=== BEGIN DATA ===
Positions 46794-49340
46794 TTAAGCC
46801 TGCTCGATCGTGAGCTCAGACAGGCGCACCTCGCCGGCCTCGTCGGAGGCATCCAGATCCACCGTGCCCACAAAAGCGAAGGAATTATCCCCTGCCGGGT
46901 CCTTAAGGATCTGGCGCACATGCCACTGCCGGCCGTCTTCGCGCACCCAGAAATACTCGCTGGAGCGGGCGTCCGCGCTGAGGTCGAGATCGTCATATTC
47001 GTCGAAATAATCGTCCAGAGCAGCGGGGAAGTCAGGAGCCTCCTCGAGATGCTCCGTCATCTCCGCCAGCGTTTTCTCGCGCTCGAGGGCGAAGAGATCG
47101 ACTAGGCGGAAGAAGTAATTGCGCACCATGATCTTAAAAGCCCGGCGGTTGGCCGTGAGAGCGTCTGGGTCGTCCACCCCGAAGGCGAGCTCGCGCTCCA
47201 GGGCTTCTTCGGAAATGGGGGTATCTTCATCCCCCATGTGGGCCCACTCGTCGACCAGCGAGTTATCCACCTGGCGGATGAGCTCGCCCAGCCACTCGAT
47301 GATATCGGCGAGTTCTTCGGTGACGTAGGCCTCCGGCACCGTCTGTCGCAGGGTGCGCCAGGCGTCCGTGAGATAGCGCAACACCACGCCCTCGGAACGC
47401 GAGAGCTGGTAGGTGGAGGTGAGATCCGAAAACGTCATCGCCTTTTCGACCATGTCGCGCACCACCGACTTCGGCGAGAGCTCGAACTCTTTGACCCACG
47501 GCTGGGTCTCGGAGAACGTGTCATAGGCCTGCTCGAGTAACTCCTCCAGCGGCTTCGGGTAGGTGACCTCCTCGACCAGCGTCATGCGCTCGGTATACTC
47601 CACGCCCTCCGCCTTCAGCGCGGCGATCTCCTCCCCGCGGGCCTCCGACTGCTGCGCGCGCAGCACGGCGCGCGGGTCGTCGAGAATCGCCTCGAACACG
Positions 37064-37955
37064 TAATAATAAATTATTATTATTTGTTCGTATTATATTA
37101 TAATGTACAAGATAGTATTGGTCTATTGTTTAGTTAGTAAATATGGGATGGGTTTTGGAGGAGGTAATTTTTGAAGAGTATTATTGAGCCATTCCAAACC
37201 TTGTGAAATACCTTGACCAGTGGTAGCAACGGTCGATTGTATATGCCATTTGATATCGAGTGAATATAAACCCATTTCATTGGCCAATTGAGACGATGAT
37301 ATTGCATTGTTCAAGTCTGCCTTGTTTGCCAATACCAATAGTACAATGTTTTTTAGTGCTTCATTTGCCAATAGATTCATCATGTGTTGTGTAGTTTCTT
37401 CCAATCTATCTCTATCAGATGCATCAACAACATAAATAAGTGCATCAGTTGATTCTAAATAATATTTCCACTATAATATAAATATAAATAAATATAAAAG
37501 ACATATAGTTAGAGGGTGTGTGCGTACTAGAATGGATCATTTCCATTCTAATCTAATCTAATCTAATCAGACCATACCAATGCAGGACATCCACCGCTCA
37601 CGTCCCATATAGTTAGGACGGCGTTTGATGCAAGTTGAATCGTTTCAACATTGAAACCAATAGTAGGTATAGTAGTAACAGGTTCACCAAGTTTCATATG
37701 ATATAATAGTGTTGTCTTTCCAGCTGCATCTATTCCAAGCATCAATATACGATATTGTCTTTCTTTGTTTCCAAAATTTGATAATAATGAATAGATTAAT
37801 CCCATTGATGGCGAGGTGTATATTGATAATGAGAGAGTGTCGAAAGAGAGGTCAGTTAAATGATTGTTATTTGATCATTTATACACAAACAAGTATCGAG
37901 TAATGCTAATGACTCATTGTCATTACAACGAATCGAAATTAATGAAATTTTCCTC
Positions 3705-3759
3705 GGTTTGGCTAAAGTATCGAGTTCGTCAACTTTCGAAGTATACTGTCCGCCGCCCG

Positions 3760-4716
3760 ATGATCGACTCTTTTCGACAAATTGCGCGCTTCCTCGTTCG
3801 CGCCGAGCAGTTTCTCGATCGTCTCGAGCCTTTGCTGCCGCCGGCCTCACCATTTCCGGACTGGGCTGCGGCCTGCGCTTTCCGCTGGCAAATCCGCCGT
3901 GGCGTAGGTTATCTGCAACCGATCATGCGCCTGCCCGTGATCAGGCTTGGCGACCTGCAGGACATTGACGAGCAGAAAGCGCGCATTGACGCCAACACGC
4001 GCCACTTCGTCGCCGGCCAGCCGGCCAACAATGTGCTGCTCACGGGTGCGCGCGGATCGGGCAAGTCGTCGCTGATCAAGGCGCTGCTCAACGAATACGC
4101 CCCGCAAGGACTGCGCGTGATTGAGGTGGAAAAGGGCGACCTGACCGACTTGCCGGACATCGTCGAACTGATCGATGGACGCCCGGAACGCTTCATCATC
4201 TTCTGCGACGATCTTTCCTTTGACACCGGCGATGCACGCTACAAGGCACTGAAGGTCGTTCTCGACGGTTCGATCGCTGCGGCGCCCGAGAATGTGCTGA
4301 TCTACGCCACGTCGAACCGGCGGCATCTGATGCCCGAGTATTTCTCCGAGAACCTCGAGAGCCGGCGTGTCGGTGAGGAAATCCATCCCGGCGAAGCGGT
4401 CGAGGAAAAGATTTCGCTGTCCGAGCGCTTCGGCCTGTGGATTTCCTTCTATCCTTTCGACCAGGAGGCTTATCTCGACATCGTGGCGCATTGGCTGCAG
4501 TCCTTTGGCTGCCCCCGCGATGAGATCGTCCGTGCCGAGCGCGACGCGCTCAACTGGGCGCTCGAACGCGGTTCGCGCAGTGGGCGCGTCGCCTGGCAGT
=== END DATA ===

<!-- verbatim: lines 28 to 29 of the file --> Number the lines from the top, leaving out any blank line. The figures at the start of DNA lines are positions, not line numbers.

3901 GGCGTAGGTTATCTGCAACCGATCATGCGCCTGCCCGTGATCAGGCTTGGCGACCTGCAGGACATTGACGAGCAGAAAGCGCGCATTGACGCCAACACGC
4001 GCCACTTCGTCGCCGGCCAGCCGGCCAACAATGTGCTGCTCACGGGTGCGCGCGGATCGGGCAAGTCGTCGCTGATCAAGGCGCTGCTCAACGAATACGC